The case of ‘M’
In 2003, as a result of a devastating viral brain infection, 43 year-old Ms M fell into a coma shortly before she was to have gone on a skiing trip. As time went on she was first diagnosed as being in a vegetative state - in which patients are believed to have no experience at all though they appear to be going through episodes of sleep and wakefulness. She was then reassessed and diagnosed to be in a ‘minimally conscious state’- in which as the name implies the patient has some degree of experience but at a minimal level. In M’s case she was able to have some pleasurable experience such as apparently enjoying sitting in her wheel chair in the sun; certain music brought tears to her eyes; she seemed to respond with pleasure to certain members of staff at her care home; and she was sometimes able to respond to simple requests such as to press a buzzer, though not in a consistent way and not in a way that made any sort of conversation possible (as, for example, by responding to questions by pressing once for yes and twice for no). She occasionally spoke words and she was able to make ‘unintelligible groans’.
After the change of diagnosis to minimally conscious state in 2007, intensive efforts were made in one of the world’s leading neuro-rehabilitation hospitals in Putney in London to enhance her ability to communicate but without success and she was discharged back to her nursing home in the North of England where she continued to receive excellent care, as all involved agreed. However it was clear – and all involved agreed on this too- that M had no realistic prospects of substantial improvement of her minimally conscious state (let alone ever getting back her capacity to make decisions, including health care decisions, for herself). Her very loving relatives including her mother ‘W’, her sister ‘B’ to whom she had always been very close, and her loving partner of over twenty years, ‘S’, decided to apply to the Court of Protection for permission to withdraw her artificial nutrition and hydration- ANH for short-though in the other case that I will talk about it is called clinically assisted nutrition and hydration or CANH for short. Anyway M’s ANH was supplied through a ‘PEG’ (sorry- another acronym - percutaneous endoscopic gastrostomy, widely abbreviated to PEG!)- a tube sewn into her stomach- and it was essential to sustain her life - if her ANH was withdrawn as requested M would die. But her family argued that M, who had been a very independent person, would have hated to go on being kept alive in her current and incurable state of total dependence on others, doubly incontinent, unable to do anything for herself, suffering from apparently painful contractures of her arms and legs and manifesting hypersensitivity to being handled during her care. The application was opposed by the Official Solicitor acting as her litigation friend to protect her best interests and by the NHS Trust which was providing her NHS care.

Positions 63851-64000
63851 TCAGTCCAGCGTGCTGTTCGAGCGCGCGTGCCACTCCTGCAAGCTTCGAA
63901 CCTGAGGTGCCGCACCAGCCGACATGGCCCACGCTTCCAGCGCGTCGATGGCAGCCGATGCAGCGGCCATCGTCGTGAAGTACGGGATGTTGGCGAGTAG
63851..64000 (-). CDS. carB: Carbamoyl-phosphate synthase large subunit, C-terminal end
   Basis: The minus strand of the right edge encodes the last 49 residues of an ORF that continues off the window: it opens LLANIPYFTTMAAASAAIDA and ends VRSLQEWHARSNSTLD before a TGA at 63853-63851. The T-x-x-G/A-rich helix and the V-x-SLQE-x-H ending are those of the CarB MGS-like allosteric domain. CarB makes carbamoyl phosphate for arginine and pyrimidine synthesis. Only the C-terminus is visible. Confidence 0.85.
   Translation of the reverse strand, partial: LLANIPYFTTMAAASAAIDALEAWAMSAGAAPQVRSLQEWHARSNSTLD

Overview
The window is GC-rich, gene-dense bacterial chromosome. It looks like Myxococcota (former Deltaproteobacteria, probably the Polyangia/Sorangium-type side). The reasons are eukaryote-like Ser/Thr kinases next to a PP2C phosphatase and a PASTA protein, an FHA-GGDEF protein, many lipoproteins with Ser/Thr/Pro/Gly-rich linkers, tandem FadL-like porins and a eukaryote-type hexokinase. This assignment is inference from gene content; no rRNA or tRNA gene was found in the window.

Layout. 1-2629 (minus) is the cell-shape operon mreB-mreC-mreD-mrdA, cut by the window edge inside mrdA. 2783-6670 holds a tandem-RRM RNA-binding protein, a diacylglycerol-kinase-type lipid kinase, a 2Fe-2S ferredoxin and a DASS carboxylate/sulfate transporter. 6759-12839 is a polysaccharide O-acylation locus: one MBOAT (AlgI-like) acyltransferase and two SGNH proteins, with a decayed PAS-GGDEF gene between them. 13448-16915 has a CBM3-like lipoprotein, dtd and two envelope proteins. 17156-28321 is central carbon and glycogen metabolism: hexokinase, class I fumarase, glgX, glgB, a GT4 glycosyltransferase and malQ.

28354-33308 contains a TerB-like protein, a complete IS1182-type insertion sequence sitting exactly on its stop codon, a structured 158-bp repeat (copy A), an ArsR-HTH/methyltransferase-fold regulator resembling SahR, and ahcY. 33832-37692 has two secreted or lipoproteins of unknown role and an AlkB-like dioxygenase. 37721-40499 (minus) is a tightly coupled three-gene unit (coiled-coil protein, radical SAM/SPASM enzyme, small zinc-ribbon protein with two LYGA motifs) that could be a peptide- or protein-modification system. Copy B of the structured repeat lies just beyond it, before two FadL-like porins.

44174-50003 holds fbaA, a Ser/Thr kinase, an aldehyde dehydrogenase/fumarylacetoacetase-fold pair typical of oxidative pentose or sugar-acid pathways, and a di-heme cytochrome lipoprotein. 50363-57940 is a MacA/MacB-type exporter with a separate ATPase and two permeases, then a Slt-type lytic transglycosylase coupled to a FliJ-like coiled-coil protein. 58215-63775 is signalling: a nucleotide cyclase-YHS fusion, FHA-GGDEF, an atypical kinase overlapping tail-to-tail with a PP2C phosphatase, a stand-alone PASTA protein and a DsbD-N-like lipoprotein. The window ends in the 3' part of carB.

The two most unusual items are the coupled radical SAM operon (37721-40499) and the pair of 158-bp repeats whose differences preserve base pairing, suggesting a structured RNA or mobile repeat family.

Following a very thorough hearing of evidence on both sides, the judge ruled that it was in M’s ‘best interests’ to continue to be kept alive by feeding her through the ‘PEG’ tube sewn into her stomach. The judge ‘unreservedly’ accepted the testimony of her nearest and dearest who said that she would definitely not have wished to be kept alive any longer in such a state. But he ruled that it would be wrong to give her prior views when she was competent and independent much weight when assessing her best interests now, as the law required him and all who treated her to do. Her reported prior views did not specifically address the situation she was now in, she might in any case by now have changed her mind, and she had not written any sort of valid and applicable advance decision to refuse that life-prolonging treatment of artificial nutrition and hydration. Had there been such a formal valid and applicable advance decision, the judge acknowledged that it would have been previously legally binding under case law and would now be legally binding under statute law provided it had conformed to ‘the stringent safeguards and formalities’ of the Mental Capacity Act 2005. In the absence of a valid and applicable advance decision to refuse artificial nutrition and hydration, although the law required him to consider her previous informally expressed views he did not give them much weight- ‘it would in my judgment be wrong’ - what was to be given substantial weight in assessing M’s best interests, explained the judge, was ‘the sanctity of human life’.